New Orleans

We plodded down south in his red little car, the sun spewing its rays onto the chipped windscreen and me with my knees bent, resting against the dashboard, inches from my eye sockets.
Rolling into New Orleans listening to a mind-bogglingly awful podcast about American diabetes, we took shelter in somebody’s shed at the bottom of somebody’s garden. We were greeted by air conditioning units (thank Christ), a fluffy queen-size mattress and a bathroom whose toilet hung onto the wall by a thread. The previous guest, a beastly cockroach perched in one of the shower creases, had to be escorted out somewhat forcefully.
Beads of sweat covered me during those first few days in New Orleans. A boozy tapestry of dim-lit bars, brightly-coloured beads and dirt-ridden vagabonds met us at the entrance to Bourbon Street. Locals and party-goers chugged slimy-looking cocktails out of red plastic cups and then tossed them into the gutter, narrowly missing the little black boys’ feet.
They banged on upturned buckets and cones in a bid to hustle a few cents and I myself stopped alongside them a number of times, watching the sweat pouring from their brows to their noses and soaking their lips.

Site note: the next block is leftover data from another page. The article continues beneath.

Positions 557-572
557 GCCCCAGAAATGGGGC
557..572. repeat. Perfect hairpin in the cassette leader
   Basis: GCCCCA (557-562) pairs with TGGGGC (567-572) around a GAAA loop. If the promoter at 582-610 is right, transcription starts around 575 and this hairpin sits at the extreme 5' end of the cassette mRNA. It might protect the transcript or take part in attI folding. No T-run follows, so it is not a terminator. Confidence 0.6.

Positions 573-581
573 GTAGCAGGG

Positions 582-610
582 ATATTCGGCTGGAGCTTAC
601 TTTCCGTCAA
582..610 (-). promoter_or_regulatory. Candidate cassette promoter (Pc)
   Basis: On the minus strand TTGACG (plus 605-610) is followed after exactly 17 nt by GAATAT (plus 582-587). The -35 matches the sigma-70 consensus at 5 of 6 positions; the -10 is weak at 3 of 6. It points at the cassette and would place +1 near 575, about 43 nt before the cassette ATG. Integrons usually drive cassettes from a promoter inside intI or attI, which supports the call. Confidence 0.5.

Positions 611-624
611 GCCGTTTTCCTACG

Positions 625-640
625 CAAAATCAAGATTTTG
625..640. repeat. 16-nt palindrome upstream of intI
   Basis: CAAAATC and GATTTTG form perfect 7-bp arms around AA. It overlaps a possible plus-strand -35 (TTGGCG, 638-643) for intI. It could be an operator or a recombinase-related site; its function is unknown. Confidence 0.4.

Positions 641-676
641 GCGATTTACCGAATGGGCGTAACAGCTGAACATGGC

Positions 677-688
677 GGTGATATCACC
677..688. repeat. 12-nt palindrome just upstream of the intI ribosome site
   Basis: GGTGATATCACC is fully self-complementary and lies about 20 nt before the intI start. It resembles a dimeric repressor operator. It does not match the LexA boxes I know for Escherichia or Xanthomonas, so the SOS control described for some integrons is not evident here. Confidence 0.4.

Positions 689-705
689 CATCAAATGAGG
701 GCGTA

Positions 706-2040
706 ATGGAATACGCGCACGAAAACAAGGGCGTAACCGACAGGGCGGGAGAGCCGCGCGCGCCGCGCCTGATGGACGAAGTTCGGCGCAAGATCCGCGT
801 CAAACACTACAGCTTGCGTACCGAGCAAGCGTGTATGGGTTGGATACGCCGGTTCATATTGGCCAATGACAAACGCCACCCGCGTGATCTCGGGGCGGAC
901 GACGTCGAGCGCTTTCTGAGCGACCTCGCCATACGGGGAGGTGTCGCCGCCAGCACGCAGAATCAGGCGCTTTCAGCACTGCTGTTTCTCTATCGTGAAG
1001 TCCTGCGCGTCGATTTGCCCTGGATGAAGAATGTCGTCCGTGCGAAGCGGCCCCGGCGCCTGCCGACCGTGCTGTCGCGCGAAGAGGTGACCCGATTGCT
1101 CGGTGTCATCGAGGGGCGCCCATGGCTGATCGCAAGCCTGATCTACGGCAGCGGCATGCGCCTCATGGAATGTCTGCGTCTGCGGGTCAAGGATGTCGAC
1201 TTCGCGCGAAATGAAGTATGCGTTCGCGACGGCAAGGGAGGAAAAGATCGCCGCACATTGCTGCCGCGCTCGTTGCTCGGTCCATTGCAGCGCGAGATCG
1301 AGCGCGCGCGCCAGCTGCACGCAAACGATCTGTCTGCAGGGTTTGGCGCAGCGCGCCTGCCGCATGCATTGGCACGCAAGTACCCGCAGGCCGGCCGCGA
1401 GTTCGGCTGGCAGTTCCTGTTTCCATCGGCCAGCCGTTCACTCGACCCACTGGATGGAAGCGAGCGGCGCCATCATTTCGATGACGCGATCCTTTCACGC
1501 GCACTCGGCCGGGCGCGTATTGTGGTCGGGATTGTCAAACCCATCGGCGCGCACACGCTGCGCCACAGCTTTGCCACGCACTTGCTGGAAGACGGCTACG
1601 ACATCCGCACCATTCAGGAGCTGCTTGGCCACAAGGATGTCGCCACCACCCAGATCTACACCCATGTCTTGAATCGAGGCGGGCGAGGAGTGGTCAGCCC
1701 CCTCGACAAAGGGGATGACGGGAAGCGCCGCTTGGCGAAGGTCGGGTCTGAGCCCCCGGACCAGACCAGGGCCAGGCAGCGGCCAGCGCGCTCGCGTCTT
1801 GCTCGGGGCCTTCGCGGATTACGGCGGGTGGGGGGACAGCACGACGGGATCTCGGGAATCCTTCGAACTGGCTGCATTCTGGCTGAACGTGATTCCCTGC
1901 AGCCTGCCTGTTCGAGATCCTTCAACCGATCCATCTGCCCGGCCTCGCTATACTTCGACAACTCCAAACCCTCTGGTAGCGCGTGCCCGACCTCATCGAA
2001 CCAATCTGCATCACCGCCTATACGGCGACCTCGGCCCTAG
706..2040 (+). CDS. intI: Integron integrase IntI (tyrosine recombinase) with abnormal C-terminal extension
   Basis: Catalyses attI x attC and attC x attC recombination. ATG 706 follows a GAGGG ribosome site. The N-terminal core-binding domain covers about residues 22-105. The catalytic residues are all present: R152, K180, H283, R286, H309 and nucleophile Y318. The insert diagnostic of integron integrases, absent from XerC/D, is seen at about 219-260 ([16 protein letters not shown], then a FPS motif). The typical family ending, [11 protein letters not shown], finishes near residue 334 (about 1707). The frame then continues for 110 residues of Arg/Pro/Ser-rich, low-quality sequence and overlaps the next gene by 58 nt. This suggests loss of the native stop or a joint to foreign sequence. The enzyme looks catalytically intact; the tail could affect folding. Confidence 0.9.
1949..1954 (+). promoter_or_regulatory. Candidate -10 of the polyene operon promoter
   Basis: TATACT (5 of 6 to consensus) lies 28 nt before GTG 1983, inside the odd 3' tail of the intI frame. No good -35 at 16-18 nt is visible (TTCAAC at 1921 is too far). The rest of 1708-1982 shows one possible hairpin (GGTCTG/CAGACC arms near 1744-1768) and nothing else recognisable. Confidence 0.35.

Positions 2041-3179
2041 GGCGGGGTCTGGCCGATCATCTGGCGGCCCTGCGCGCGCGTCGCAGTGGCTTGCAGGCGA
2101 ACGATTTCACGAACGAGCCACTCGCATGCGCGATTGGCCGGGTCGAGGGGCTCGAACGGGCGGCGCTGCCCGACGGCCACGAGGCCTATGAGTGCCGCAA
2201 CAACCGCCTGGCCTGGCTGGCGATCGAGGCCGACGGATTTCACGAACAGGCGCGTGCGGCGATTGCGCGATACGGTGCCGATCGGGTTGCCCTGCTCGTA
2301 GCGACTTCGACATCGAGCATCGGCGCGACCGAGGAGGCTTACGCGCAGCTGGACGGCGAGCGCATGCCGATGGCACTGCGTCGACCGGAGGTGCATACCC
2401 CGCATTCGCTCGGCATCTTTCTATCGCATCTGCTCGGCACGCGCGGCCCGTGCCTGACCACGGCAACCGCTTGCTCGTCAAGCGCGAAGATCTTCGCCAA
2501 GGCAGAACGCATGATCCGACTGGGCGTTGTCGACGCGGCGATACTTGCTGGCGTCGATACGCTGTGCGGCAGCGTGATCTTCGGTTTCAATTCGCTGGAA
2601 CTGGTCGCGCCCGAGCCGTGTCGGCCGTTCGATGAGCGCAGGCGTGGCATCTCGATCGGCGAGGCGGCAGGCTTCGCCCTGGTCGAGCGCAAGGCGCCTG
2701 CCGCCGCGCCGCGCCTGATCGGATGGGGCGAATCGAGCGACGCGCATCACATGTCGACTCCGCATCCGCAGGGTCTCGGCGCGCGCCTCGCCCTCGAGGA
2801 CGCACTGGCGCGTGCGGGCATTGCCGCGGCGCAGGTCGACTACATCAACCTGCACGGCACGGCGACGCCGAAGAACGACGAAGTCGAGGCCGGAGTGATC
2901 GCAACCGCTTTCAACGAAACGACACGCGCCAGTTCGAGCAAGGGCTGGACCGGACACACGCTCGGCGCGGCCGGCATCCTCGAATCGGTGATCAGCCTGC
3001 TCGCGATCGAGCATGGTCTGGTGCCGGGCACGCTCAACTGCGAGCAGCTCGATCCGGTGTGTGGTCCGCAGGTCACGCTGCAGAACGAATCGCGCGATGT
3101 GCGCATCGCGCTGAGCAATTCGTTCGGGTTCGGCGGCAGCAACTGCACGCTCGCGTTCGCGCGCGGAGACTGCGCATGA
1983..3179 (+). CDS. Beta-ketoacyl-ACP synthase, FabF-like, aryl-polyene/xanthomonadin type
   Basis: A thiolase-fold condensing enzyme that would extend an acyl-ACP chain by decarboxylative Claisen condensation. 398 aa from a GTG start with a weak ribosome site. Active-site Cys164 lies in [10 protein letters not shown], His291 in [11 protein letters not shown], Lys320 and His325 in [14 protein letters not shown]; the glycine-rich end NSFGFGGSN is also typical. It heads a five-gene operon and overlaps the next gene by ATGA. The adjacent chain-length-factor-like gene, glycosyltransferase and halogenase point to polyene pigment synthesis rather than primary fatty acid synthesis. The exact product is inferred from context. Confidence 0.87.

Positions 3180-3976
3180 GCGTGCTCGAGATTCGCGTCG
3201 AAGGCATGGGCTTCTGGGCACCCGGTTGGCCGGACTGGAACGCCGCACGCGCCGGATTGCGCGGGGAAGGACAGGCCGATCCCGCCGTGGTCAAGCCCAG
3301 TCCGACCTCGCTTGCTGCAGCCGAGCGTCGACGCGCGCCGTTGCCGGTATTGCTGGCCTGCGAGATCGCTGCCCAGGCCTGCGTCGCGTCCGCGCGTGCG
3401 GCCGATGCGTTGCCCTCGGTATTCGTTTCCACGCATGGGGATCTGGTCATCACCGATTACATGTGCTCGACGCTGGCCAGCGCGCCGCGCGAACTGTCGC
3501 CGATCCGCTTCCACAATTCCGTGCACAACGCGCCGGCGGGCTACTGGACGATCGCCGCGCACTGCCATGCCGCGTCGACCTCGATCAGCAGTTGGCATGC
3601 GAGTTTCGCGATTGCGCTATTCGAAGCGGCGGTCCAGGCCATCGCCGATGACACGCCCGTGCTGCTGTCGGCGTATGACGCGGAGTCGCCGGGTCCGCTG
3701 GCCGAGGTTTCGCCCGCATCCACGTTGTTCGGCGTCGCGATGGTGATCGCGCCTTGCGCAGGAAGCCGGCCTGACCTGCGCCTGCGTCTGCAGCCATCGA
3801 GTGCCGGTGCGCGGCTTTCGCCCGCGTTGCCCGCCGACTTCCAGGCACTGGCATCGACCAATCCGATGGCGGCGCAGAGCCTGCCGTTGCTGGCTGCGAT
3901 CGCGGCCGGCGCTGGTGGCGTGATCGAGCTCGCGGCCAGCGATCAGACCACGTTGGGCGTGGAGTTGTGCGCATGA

As we meandered down this hellish time capsule where street boozing and pissing in alleyways is par for the course, somebody hurled a load of beads at me from a raucous balcony and Boyfriend went berserk.
When the fire in his eyes finally died down, we sipped Amaretto sours in a quieter pub and watched a jazz ensemble empty their lungs into the pores of their instruments. We stumbled across voodoo stores with eerie dolls peering from the windows and great big sinister lettering plastered around the walls. We didn’t go in, I was a bit too afraid.
And then we capped our nights with feasts of authentic Jambalaya, orgasmic and unparalleled. Rice flooded the plate, shrimps tossed and turned beneath a sea of salty veg and silky meat. We made our way home, bellies full and lips moist, and then headed to Nashville.

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